Double trouble: Alcohol-related liver diseases take a turn for the worse during COVID-19
Higher intake of alcohol and reduced care during the COVID-19 pandemic have triggered a spike in alcohol-related liver diseases, leading to some serious consequences, according to new research.
The analysis included patients with alcoholic cirrhosis or alcoholic hepatitis who were treated at the Ohio State University Wexner Medical Center in Ohio, Columbus, US between March and August 2020.
Overall, 212 patients reported increased alcohol intake, 161 had little change over the past year, and 253 were abstinent. MODEL for End-Stage Liver Disease-sodium (MELD-Na) scores were highest in those who had increased alcohol intake (27), compared with patients who had little change in alcohol intake (24) and those who remained abstinent (23) (p=0.001).
“This has led to increased morbidity and mortality, specifically in patients that already had underlying liver diseases,” said one of the study investigators, Dr Lindsay Sobotka, assistant professor of gastroenterology, hepatology, and nutrition at the Ohio State University Wexner Medical Center in Ohio, Columbus, US. “This highlights the importance of alcohol cessation, counseling, and close physician monitoring, given that continued or relapsed alcohol consumption can significantly affect the quality of life, life expectancy, and liver transplantation candidacy.”
Hospital admissions, mortality rates up
The number of hospital admissions almost doubled from 86 to 162 among patients with alcoholic hepatitis (86 to 162). Four of 162 patients with alcoholic hepatitis and 14 of 528 patients with alcoholic cirrhosis had COVID-19 at the time of admission.
Higher mortality rates were seen during the pandemic, although this was only significant for alcoholic cirrhosis at 14.8 percent vs 7 percent for alcoholic hepatitis.
Among those with alcoholic hepatitis, there was no significant change in median Maddrey’s Discriminant Function score, a tool to determine the next step of treatment based on the severity of the disease. However, there was a significant reduction in steroid use (p=0.001).
“This may be due to a statistically significant increase in gastrointestinal bleeds and renal dysfunction during the pandemic,” said Dr Ayushi Jain, a resident at the Ohio State University Wexner Medical Center, who presented the results at ACG 2021.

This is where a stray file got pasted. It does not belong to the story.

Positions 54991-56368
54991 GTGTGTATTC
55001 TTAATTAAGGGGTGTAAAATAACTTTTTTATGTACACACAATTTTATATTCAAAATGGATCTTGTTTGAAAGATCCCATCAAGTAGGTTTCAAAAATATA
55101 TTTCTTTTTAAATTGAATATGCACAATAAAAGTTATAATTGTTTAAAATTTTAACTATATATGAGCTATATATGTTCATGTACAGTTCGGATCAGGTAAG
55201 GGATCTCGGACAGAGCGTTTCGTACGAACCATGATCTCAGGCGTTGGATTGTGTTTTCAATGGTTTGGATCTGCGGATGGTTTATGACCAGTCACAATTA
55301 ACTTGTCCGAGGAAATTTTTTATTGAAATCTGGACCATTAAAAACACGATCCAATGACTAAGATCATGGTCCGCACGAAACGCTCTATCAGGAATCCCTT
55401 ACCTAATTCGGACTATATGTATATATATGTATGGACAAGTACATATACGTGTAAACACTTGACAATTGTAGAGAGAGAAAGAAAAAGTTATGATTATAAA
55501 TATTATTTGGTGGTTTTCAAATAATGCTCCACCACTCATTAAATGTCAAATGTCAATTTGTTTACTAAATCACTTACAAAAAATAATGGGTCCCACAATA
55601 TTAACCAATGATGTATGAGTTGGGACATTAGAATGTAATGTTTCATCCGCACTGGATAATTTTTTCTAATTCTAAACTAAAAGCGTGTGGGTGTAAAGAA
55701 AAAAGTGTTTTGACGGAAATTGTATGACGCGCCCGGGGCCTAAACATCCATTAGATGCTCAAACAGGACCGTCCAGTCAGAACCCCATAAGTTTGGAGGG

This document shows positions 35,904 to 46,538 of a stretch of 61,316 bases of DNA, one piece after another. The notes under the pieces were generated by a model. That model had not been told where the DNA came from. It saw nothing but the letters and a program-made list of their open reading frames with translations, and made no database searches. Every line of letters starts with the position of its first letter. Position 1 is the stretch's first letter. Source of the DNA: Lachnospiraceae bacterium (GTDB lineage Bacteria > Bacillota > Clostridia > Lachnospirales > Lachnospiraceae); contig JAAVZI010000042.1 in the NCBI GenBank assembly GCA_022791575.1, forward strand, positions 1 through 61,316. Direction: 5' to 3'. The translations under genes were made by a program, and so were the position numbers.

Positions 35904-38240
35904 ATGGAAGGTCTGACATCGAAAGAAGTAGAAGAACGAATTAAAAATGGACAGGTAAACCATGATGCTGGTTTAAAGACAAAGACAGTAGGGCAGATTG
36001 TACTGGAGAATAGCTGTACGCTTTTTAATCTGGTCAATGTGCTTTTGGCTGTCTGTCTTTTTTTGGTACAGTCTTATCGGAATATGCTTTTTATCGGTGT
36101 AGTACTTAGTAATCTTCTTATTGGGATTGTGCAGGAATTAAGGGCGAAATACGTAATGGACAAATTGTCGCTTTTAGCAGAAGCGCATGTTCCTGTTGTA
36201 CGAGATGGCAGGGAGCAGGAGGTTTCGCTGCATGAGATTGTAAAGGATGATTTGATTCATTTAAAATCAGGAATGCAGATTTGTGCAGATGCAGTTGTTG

Increased need for critical care, support
Hepatic decompensation increased, so was the need for critical care in those admitted for alcoholic hepatitis, hepatic encephalopathy (p=0.037), and gastrointestinal bleeding (p=0.01). There was also a need for increased oxygen (p=0.024), vasopressor support (p=0.005), and initiation of haemodialysis (p= 0.007). The median highest MELD-Na score during admission was also higher during the pandemic (24 vs 23; p=0.04).
Decompensation was greater in those with alcoholic cirrhosis as measured by ascites (p=0.01), therapeutic paracentesis (p=0.04), titration of diuretics (p=0.005), acute kidney injury (p=0.005), hepatorenal syndrome (p=0.002), and spontaneous bacterial peritonitis (p=0.04). This group also required increased vasopressor support (p=0.006), was more likely to initiate haemodialysis (p=0.015), and had higher mortality (p=0.001).
Clinicians must intervene
Session moderator Dr Paul Kwo, director of Hepatology at the Stanford University in Stanford, California, US, said the pandemic has presented dual challenges to patients with alcohol-related liver disease.
“The influx of COVID-19 cases not only pushed patients to compete for limited resources. The government-imposed lockdowns also impacted their support systems. We should be able to intervene and help these patients to re-engage in some support systems and harm reduction measures to reduce admissions for severe alcoholic hepatitis,” he pointed out.
Co-moderator Dr Patricia Jones from the University of Miami in Florida, US, agreed with Kwo. “Speaking to our patients about where they are would be really beneficial and if necessary, we need to connect them to a social worker.”